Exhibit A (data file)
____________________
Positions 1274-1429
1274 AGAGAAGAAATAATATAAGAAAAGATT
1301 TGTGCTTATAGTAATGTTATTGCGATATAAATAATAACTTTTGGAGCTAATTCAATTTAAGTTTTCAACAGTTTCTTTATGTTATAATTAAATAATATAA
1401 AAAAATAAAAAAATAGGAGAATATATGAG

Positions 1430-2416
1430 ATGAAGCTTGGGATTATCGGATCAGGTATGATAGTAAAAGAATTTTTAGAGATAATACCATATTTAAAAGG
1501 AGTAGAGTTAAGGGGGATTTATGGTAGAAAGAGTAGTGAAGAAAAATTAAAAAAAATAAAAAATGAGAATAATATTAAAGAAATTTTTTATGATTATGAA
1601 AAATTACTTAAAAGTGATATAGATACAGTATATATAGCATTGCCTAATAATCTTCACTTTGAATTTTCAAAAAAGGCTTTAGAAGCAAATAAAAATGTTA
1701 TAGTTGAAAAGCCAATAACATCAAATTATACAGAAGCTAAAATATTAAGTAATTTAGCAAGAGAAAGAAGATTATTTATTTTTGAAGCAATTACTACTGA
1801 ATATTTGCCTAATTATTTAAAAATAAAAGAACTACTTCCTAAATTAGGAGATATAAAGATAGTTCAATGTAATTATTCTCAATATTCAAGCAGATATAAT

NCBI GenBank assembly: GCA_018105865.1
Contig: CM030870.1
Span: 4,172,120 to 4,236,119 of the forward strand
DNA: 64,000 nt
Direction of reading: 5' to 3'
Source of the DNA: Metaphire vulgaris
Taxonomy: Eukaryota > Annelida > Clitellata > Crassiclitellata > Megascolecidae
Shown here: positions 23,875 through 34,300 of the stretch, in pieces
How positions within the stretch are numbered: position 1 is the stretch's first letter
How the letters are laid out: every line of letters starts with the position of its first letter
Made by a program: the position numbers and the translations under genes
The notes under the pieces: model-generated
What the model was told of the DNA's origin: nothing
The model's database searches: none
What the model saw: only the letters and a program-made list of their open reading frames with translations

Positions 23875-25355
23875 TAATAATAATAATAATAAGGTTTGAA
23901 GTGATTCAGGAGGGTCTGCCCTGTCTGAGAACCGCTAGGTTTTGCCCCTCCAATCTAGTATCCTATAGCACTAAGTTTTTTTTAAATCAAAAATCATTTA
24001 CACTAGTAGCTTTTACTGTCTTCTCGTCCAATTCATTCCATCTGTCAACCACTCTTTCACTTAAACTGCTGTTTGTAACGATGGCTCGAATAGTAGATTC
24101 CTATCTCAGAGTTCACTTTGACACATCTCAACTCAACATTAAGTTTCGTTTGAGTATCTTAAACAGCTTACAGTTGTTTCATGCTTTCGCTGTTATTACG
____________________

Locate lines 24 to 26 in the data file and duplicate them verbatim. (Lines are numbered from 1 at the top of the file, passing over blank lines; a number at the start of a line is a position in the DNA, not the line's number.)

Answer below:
The model's database searches: none
What the model saw: only the letters and a program-made list of their open reading frames with translations

Positions 23875-25355